$680 million-plus stadium: Can Christchurch afford it?

Ratepayers are likely to get their say on whether they are prepared to pay for the massive blowout in the cost of building Christchurch’s planned 30,000-seat covered stadium.

It was revealed on Wednesday the cost has jumped to at least $673 million – up to $150 million more than was initially budgeted.

Christchurch City Council will now consult with the public to decide what is its next step in the ongoing delayed and cost blowout stadium saga.

Residents groups canvassed by The Star yesterday feared ratepayers would bear the brunt of escalating costs.

Ross Houliston. Photo: Star News
Ross Houliston. Photo: Star News
Greater Hornby Residents Association spokesperson Ross Houliston was wary after hearing the news.

“I’d half-pie been expecting it, but not to that extent,” he said.

“I think a lot of people want to see it go ahead but people have got to be worried about the over costs. I wouldn’t be surprised if it blows out to double that by the time it’s finished. What construction do you ever seen done to cost?

“Some people will change their opinion,” said Houliston, who expected the stadium to be a talking point at the association’s next meeting at the end of June.

“I’d be very surprised if people would be impressed with a big increase in rates.”

Said Brian Donovan from the New Brighton Residents Association: “There will be a massive rates burden to add to already stretched household budgets.

“If the project goes ahead at that level there is a feeling the money will be sucked from other projects and wider community will suffer.

“We’re alarmed at how the city council appears to have mismanaged the whole process.

Brian Donovan. Photo: Martin Hunter
Brian Donovan. Photo: Martin Hunter
“The city council got it wrong pushing for the extra seats when it probably could not sustain that number all year round.”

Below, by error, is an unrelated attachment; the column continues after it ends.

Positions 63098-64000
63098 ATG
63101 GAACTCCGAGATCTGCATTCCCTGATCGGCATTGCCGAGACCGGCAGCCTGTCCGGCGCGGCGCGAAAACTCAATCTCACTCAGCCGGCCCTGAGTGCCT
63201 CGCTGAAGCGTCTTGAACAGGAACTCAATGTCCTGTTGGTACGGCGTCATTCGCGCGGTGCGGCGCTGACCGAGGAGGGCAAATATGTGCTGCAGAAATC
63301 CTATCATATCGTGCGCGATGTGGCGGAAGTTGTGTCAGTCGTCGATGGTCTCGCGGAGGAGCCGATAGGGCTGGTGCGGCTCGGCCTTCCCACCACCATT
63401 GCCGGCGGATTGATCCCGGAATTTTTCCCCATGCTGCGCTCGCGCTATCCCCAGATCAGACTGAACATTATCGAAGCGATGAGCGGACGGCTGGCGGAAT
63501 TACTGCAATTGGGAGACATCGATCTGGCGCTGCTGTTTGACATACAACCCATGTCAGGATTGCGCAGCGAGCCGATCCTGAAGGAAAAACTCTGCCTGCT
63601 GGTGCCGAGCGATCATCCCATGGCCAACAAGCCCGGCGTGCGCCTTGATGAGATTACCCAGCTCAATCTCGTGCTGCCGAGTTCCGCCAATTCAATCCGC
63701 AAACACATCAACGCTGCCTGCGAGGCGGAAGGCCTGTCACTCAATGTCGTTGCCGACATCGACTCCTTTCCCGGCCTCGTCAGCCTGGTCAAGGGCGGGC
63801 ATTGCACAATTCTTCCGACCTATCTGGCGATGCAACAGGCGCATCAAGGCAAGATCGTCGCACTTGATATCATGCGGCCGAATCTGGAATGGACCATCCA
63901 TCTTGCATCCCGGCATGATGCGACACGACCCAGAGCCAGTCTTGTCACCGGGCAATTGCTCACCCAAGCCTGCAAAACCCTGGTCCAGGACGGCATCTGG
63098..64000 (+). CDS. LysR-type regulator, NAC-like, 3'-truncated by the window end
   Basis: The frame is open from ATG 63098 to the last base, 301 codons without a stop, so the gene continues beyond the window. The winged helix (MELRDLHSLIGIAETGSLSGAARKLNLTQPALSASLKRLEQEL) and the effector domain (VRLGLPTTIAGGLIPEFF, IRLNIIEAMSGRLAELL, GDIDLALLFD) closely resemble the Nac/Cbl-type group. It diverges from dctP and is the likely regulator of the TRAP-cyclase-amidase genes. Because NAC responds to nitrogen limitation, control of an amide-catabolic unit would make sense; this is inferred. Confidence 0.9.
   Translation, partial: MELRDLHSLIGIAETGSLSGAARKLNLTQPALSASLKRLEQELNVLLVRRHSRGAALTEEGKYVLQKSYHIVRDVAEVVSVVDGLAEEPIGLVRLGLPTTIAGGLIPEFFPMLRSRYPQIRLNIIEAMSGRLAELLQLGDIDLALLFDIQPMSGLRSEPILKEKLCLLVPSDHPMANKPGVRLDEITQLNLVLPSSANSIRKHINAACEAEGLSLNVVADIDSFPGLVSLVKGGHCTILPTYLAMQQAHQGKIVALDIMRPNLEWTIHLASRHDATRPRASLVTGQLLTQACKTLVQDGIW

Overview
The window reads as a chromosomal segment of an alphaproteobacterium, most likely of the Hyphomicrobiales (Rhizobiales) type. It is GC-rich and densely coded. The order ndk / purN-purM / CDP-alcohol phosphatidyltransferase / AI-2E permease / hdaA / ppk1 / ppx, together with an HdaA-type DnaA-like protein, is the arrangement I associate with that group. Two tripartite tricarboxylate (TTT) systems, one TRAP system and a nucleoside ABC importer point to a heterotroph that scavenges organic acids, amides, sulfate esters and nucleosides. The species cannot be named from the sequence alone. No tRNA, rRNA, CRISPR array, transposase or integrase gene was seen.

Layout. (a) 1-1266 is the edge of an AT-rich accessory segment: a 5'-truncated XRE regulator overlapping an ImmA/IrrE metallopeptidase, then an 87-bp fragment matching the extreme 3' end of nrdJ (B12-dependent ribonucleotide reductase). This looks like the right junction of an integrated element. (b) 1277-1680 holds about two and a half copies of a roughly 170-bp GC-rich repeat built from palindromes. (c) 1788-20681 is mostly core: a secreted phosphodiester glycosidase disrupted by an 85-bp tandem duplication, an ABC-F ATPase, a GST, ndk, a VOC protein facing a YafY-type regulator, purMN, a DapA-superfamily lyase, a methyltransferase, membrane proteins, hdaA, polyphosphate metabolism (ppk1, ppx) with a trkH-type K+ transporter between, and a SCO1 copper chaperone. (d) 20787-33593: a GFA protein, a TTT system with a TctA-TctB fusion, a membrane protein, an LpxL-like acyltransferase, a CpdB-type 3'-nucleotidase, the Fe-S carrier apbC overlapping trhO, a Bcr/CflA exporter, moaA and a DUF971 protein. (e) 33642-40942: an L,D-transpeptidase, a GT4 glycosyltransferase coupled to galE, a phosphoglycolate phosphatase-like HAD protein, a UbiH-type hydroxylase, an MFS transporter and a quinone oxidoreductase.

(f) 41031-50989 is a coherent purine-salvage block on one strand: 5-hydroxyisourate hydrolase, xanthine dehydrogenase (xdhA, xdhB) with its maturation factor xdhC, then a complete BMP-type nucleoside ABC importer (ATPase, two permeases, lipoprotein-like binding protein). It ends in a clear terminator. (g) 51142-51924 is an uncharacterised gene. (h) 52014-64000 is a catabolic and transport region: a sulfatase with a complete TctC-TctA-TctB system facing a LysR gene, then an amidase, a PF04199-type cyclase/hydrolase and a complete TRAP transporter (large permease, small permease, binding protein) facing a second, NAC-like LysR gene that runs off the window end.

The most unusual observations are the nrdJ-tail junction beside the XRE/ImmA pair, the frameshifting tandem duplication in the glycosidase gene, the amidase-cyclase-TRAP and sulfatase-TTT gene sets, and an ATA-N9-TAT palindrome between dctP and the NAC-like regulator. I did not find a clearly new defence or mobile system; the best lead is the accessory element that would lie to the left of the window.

A report recommending the city council starts consultation with the public will be presented to councillors at their June 9 meeting.

If approved, the consultation process would start on June 10.

A city council document released to coincide yesterday’s announcement said the impact on rates was still being calculated and information will be supplied “as soon as it was available”.

Posters on Star News' Facebook page were also concerned at the blowout.

Chris Jackson summed up the views of many when declaring: “Procrastination at its finest. Only have themselves to blame.”

“The council are doing everything possible to scrap the stadium,” added Garry Mitchell.

Anna-marie Pycroft offered an alternative view: “Who cares just build it!! It’s all part of infla-tion.”

She had support from Dean August: “Just build it or ChCh will be left behind wondering what happened, take the money from the Cathedral budget I reckon.”

Dawn Baxendale speaking about he cost blowout. Photo: Star News
Dawn Baxendale speaking about he cost blowout. Photo: Star News
Beth Owens, who lives a block from the work site, told RNZ she just wants to see it done after years of delay.

"It's go big or go home to be honest, because like, if you're going to through the effort, why do reduced seating numbers that aren't going to pull in All Blacks games and all that sort of stuff, 'cause surely that's the whole point."

Her partner Justin Rypma agreed - he thought the council should bite the bullet.

"It could up being even more expensive down the road, you don't know with material shortages if it's just going to become more expensive in another five years."

But another resident Logan Sanko told RNZ the project should be scrapped altogether, and the money used for housing and other infrastructure.

"$700m could be spent much better than in a stadium, there's a lot of different infrastructure needs that could be spent on, and probably have better impacts on the average person as opposed to a stadium.

"Housing would be a good start probably."

The latest cost blowout was revealed at a news conference by city council chief executive Dawn Baxendale and Te Kaha Project Delivery Ltd chairman Barry Bragg.

The opening date for the planned multi-use arena, which is to be built on the site bordered by Hereford, Barbadoes, Tuam and Madras Sts, has also been pushed out to April 2026.

“We have advised the mayor and councillors that we have received the final design and construct submission from our lead contractor, BESIX Watpac, and we now project the price of the arena at $673 million,” Bragg said.